Scribbles from Italy: The Clang of the Past, Shouts and Hollers, The Slaughter of the Politicians, Entanglements

By Vian Andrews | May 20, 2023

September 21, 2021

THE CLANG OF THE PAST: Our conversation was interrupted for minutes. How many I don’t know, but each one of them involved an eternity. That was the point, I suppose, of the half dozen bells that clanged in the campanille that loomed over the terrace garden in Spello, Umbria where my son-in-law and I sat schmoozingly in the shade of a cyprus, our demitasses longed drained of their kick-ass espresso.

Campanile in Spello.

I confess that sometimes the sound of church bells, especially when heard from the distance, is similar to the evocative, visual charm of steeples poking the air above some sublime landscape. It is an atavistic and child-like pleasure. But, these many years later I have these other thoughts and feelings. Why is that?

There is history in the noise. Heaven and hell. Eternity. A polarizing and compelling paradigm for Believers, but not for non-Believers. The bells ring the hours, but they also call the remaining faithful to the Church, morning, noon and night, and in doing so, disturb the peace for people of my ilk.

Not just the grand church of Spello whose stone walls were thrown up in the 15th century. They ring-out in every hamlet, village, town and city in Italy, throughout Europe certainly, and elsewhere around the world, including in those places where Evangelicals take their toll.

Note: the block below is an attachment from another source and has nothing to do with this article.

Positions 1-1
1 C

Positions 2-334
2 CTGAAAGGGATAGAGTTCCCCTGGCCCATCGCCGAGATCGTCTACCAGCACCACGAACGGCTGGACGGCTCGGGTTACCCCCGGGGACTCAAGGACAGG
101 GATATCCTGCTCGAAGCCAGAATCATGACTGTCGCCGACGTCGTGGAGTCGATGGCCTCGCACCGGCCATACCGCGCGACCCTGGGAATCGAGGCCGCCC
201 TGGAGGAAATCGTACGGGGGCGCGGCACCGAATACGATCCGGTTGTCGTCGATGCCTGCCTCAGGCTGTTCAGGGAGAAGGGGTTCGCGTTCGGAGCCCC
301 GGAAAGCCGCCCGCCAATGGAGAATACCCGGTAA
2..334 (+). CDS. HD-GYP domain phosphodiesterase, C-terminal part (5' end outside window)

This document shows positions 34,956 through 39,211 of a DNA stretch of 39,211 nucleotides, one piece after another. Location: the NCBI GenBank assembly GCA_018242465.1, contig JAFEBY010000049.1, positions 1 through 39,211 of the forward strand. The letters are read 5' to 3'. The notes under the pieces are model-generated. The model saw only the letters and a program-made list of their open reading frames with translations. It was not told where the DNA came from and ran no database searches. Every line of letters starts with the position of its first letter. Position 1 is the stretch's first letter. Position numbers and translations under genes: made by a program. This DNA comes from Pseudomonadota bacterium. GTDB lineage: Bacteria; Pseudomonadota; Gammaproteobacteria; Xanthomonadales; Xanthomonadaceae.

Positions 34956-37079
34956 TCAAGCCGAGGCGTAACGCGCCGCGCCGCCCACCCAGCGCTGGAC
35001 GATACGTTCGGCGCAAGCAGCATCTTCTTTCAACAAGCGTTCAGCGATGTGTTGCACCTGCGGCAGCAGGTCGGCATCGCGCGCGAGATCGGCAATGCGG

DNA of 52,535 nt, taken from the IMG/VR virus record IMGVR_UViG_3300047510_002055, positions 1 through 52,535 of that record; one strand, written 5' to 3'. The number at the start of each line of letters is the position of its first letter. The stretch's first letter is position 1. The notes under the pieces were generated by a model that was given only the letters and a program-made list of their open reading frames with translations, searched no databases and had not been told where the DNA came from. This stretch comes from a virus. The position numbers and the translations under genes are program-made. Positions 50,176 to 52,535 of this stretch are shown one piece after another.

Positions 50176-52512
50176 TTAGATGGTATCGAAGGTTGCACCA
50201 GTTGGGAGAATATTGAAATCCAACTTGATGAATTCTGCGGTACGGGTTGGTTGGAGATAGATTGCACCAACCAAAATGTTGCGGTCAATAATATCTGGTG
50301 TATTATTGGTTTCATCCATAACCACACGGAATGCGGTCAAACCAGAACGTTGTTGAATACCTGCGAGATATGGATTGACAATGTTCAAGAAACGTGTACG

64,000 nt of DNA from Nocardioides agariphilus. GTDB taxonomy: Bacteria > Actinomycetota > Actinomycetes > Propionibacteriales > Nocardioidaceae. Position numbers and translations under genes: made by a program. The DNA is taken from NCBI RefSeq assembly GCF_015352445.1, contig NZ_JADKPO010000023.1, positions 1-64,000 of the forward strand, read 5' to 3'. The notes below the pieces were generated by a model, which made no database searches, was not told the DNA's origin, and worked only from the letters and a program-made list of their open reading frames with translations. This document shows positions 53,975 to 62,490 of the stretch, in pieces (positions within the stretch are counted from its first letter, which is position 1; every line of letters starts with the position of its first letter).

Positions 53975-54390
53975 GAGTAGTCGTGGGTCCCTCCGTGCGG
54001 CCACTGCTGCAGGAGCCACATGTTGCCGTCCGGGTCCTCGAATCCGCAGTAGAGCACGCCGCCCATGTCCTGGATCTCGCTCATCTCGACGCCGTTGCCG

The bells’ reverberations shake you awake, but their noise was, until recent times, meant to offer solace, too, by reminding you of HIS presence and the comfort one could take in HIS care. The noise is an embodiment, I guess, of the rod and the staff, the instruments a shepherd uses, on the one hand, to prod his flock, and on the other, to save the sheep who wanders into trouble.

Am I the only one who thinks it’s time to tell the churches to knock it off? I don’t want my peace disturbed or my conversations interrupted by a violent noise emanating from institutions of religion any more than I want to endure the bleats of raging car horns or the ripping sound of buzzing mopeds driven by post-adolescent kids through the narrow vicoli of the village I live in or the towns I visit.

Clanging bells or the Muezzin’s chant out of the minaret. Same thing. They are allowed in an increasingly secular society because they assert an ancient power and an ancient set of habits. They denote hierarchies that ought to be allowed to crumble into dust; of teachings and liturgies and relationships that served to sustain a medieval world-view that, in the past, confined everyone within a rigidly enforced social order minded by an intricately woven pact between Church and State. And would do so again if that past could be wholly resurrected.

It is not a history that ought to be romanticized. The noise of that past that still, to this day, projects itself into the world breaks the train of rational thought that might – and should – lead we sheep to someplace else, and I pray, to somewhere better.


September 25, 2021